Gastric ulcers have been shown as a dominant cause of “girthiness” in horses, in a small retrospective study carried out in the US.
Girthiness is a frustrating and challenging problem for horse owners to deal with, causing normally placid and well-mannered horses to get upset as the girth is tightened.
For a retrospective study looking at the clinical signs and final diagnosis of horses referred to a university clinic for girthiness, Esther Millares-Ramirez and Sonia Le Jeune went back through the records of horses examined at the University of California, Davis between 2004 and 2012. During that time 37 horses had been referred for investigation of girthing problems.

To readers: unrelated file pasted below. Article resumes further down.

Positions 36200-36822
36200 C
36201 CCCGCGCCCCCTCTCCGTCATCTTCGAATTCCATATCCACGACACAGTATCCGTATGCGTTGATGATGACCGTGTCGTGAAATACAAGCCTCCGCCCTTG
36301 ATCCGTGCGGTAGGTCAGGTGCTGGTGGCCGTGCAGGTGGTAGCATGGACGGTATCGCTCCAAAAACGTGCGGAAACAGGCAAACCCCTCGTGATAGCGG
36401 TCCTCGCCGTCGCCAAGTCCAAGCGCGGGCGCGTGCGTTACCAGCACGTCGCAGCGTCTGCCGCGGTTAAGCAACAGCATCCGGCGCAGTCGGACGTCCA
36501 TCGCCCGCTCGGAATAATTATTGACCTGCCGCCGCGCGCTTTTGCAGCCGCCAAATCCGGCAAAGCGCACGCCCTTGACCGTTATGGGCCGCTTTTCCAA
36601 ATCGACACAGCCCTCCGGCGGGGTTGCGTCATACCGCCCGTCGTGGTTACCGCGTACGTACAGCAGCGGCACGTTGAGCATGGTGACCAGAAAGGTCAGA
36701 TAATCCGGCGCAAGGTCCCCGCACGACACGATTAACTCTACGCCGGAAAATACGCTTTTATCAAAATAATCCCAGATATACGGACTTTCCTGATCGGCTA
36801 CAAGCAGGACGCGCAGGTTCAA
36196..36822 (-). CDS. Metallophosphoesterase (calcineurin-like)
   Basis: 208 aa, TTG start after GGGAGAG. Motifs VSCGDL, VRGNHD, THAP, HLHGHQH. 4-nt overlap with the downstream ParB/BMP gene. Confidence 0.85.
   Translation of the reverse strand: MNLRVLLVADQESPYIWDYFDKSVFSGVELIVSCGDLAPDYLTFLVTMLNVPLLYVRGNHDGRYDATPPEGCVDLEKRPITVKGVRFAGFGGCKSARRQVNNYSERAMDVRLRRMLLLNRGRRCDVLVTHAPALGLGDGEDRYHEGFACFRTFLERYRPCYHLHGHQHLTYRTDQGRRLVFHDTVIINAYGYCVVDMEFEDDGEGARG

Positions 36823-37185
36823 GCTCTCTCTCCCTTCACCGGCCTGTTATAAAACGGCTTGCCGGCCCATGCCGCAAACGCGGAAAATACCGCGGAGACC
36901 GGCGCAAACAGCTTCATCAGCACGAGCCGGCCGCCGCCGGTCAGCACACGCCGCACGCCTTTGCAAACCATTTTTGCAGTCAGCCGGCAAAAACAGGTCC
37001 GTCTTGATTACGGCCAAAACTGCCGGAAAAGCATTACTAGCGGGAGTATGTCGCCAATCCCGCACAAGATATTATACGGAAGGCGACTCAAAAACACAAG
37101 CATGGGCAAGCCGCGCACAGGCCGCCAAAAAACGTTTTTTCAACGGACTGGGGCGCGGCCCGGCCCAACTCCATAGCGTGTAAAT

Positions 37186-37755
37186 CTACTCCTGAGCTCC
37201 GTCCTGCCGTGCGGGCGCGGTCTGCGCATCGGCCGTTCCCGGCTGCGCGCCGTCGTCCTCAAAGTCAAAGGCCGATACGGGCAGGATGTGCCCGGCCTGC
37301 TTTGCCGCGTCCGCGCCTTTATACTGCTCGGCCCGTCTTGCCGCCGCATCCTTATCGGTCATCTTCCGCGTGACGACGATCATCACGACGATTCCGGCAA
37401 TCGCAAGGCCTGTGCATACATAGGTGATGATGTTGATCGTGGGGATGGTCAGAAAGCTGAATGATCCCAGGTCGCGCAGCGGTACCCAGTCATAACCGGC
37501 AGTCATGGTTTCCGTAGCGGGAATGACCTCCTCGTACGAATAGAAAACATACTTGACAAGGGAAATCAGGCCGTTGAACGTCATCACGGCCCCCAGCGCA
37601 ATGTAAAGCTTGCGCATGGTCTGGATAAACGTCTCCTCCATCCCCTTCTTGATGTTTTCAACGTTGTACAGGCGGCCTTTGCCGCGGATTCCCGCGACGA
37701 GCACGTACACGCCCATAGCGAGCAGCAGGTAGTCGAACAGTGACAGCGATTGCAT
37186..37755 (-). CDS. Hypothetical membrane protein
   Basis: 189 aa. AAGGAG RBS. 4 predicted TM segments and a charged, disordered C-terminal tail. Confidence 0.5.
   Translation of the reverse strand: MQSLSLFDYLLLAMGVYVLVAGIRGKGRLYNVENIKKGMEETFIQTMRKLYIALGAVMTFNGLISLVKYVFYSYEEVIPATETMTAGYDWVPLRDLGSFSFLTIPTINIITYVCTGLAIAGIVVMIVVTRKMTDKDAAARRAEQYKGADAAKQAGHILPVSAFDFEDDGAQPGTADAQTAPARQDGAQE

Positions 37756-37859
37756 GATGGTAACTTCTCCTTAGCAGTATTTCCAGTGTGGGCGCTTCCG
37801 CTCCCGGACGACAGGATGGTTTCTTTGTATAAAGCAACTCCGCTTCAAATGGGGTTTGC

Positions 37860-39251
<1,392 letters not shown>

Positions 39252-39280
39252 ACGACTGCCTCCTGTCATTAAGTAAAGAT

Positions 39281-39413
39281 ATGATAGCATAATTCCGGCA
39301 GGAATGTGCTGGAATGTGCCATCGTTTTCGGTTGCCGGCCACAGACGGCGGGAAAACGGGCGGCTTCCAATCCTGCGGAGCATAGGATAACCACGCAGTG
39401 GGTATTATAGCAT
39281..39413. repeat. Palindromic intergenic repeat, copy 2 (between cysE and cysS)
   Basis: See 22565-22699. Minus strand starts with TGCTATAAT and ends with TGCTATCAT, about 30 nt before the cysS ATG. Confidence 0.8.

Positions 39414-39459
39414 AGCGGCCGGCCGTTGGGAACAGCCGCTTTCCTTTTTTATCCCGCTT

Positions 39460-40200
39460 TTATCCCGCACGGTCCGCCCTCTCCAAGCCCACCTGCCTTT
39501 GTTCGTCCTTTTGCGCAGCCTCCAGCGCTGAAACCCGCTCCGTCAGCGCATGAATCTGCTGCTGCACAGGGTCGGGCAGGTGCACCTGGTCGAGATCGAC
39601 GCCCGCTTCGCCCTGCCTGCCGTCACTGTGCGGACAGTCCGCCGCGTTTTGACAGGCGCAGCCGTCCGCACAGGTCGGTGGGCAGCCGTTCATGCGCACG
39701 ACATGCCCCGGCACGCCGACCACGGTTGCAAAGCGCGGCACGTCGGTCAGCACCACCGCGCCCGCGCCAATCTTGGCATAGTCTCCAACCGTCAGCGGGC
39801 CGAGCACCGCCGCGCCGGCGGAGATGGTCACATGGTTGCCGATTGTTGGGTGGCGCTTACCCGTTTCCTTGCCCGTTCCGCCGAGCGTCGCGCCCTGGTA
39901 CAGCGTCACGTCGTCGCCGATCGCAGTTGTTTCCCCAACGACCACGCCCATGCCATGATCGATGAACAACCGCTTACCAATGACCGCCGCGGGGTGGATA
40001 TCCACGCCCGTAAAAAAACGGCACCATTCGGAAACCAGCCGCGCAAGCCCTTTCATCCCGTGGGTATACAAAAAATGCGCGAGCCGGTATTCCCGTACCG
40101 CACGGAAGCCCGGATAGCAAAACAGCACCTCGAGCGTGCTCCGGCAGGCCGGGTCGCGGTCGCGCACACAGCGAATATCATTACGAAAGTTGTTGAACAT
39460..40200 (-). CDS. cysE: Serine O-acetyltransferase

The research has been published in the Journal of Equine Veterinary Science.
The authors report that the final diagnosis was gastric ulceration in 12 horses, and orthopaedic problems in 10 horses. Ill-fitting saddles were responsible for three cases. Other diagnoses included reproductive tract neoplasia, liver abscess and urinary tract infection.
Not all horses were subjected to gastroscopic examination, but of those that were, 92% had gastric ulcers.
The authors conclude that determining the cause of girthiness remains a challenge, but they recommend that as gastric ulcers were commonly involved, investigation should include gastroscopy.
Girthiness: Retrospective Study of 37 Horses (2004-2016). Millares-Ramirez EM, Le Jeune SS. J Equine Vet Sci. (2019) 79:100-104. doi: 10.1016/j.jevs.2019.05.025